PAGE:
Amazon Web Services Executive Resigns In Protest Against Firing Of Whistleblowers
A vice president and distinguished engineer at Amazon Web Services resigned in protest against the corporation’s firing of whistleblowers who spoke out against deplorable warehouse conditions.
Tim Bray wrote in a post on his personal website that terminating whistleblowers was “evidence of a vein of toxicity running through the company culture. I choose neither to serve nor drink that poison.”
Bray’s narrative further confirms how executives are creating a chilling effect against workers who dare to dissent. He estimated taking a stand would cost him over a million dollars in salary and shares.
As the coronavirus spread through Amazon warehouses in March, workers grew more and more afraid of risks to their safety. By April, Christian Smalls organized a demonstration on Staten Island for better workplace conditions and was fired. Leaked executive meeting notes showed Amazon’s plans to demonize Smalls in order to discredit employees demanding changes.
Bray recalled warehouse workers “reached out” to Amazon Employees for Climate Justice (AECJ) “for support. They responded by internally promoting a petition and organizing a video call for Thursday, April 16, featuring warehouse workers from around the world, with guest activist Naomi Klein.”
“An announcement sent to internal mailing lists on Friday, April 10, was apparently the flashpoint. Emily Cunningham and Maren Costa, two visible AECJ leaders, were fired on the spot that day,” Bray added. “The justifications were laughable. It was clear to any reasonable observer that they were turfed for whistleblowing.”
Bray went “through the proper channels” and engaged in discussions with the “appropriate people,” but he was left with no choice other than to resign. “Remaining an Amazon VP would have meant, in effect, signing off on actions [he] despised.”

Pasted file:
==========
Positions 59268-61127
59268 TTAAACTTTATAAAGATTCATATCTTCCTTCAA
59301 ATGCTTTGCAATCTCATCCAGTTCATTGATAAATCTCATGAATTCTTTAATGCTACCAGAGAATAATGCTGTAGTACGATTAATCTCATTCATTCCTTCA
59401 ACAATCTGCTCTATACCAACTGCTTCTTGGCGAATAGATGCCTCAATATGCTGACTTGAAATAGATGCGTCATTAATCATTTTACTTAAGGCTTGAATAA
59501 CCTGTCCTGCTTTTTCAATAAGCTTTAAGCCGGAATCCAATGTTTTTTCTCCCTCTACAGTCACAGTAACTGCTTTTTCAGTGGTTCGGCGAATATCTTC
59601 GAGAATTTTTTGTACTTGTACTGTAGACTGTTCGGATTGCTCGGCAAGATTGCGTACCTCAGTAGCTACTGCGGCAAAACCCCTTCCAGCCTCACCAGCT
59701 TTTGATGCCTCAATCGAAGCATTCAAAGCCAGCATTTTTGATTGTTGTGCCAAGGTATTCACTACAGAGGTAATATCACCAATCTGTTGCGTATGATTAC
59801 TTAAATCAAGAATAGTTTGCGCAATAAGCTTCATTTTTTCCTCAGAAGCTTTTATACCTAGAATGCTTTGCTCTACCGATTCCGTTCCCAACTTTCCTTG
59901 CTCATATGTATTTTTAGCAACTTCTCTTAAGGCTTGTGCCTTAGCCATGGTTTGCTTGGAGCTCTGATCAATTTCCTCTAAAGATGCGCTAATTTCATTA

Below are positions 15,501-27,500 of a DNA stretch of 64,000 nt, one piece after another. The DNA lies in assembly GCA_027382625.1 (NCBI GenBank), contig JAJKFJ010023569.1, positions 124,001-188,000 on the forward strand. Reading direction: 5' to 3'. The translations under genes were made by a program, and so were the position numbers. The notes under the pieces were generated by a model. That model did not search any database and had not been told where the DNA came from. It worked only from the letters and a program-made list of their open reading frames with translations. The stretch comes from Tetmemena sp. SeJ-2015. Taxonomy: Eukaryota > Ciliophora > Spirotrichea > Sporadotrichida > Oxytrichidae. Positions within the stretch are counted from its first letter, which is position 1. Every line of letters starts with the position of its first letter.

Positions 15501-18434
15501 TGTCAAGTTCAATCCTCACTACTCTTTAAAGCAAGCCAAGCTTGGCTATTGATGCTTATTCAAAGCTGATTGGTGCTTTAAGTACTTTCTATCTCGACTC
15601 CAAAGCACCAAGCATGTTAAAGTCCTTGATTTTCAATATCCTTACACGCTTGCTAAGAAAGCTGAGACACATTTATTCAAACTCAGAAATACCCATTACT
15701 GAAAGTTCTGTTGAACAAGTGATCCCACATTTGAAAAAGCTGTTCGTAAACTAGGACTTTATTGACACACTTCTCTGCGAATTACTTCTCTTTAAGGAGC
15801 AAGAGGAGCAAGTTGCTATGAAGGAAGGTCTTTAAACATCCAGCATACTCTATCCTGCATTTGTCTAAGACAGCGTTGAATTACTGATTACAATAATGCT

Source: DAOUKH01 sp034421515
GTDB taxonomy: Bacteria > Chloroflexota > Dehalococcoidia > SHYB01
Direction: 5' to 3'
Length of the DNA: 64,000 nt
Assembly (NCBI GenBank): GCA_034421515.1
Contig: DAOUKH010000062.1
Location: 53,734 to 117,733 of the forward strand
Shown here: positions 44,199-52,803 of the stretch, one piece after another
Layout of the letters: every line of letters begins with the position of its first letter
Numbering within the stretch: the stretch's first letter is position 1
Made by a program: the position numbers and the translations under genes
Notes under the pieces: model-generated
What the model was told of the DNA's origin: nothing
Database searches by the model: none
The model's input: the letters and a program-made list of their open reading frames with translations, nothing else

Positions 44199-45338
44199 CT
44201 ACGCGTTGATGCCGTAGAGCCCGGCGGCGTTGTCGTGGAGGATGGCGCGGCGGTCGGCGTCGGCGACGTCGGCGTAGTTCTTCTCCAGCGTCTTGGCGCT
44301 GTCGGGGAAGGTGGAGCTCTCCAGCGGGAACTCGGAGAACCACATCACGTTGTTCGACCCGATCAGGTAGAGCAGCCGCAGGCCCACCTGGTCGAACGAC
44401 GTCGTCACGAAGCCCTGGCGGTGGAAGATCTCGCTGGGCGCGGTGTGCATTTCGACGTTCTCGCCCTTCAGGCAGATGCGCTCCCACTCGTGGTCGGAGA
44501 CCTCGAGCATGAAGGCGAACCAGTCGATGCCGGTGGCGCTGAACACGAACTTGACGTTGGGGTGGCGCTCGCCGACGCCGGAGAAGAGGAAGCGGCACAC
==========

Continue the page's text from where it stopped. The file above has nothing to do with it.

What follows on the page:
He lists off several employees, who in addition to Smalls were fired because they raised their voice: Courtney Bowden, Gerald Bryson, Maren Costa, Emily Cunningham, and Bashir Mohamed.
The corporation informed Bryson, who was a warehouse employee on Staten Island, that he was fired for using “vulgar language.” But Bryson, who worked for Amazon for a year and a half, told CNET, “It was just retribution for me organizing and protesting. I’m disgusted. I feel violated.”
Bowden was fired after she advocated for paid vacation for part-time workers. Mohamed, who is of Somali descent, was involved in organizing workers at a warehouse in Minnesota, and Buzzfeed reported he pushed for “more rigorous cleaning and other measures to protect against the transmission of the coronavirus.”
According to CNN, “Mohamed distributed paper petitions to workers in Somali and English and said he expressed concerns to management about what he called the impossibility of practicing social distancing in the facility. To his surprise, Mohamed said he was given a ‘final warning’ in late March for allegedly not following the recommendation for six feet of social distancing while speaking to a colleague in the parking lot, an incident he said he asked for proof of but was not given.”
“They fired me to make others scared,” Mohamed declared. “I was the top target.”
Costa and Cunningham were targeted because of their organizing in 2019 against Amazon’s climate policies. They were part of AECJ’s effort to promote a shareholders’ resolution that urged the corporation to take dramatic action to confront the “global climate emergency.”
“I’m sure it’s a coincidence that every one of them is a person of color, a woman, or both,” Bray quipped.
Smalls was involved in a protest that demanded a facility on Staten Island close after cases of the coronavirus were confirmed.
New York Attorney General Letitia James has investigated Amazon’s retaliation against workers. Her office confirmed in a letter to Amazon that workers are more fearful of speaking out since Smalls was fired.
“This is a particularly dangerous message to send during a pandemic, when chilling worker speech about health and safety practices could literally be a matter of life and death,” her office contended.
Bray recognized whistleblower retaliation is a result of a larger problem—that “Amazon treats humans in the warehouses as fungible units of pick-and-pack potential. Only that’s not just Amazon, it’s how 21st Century capitalism is done.”
“Amazon is exceptionally well-managed and has demonstrated great skill at spotting opportunities and building repeatable processes for exploiting them. It has a corresponding lack of vision about the human costs of the relentless growth and accumulation of wealth and power.”
“If we don’t like certain things Amazon is doing, we need to put legal guardrails in place to stop those things,” Bray proposed. “We don’t need to invent anything new; a combination of antitrust and living wage and worker empowerment legislation, rigorously enforced, offers a clear path forward.”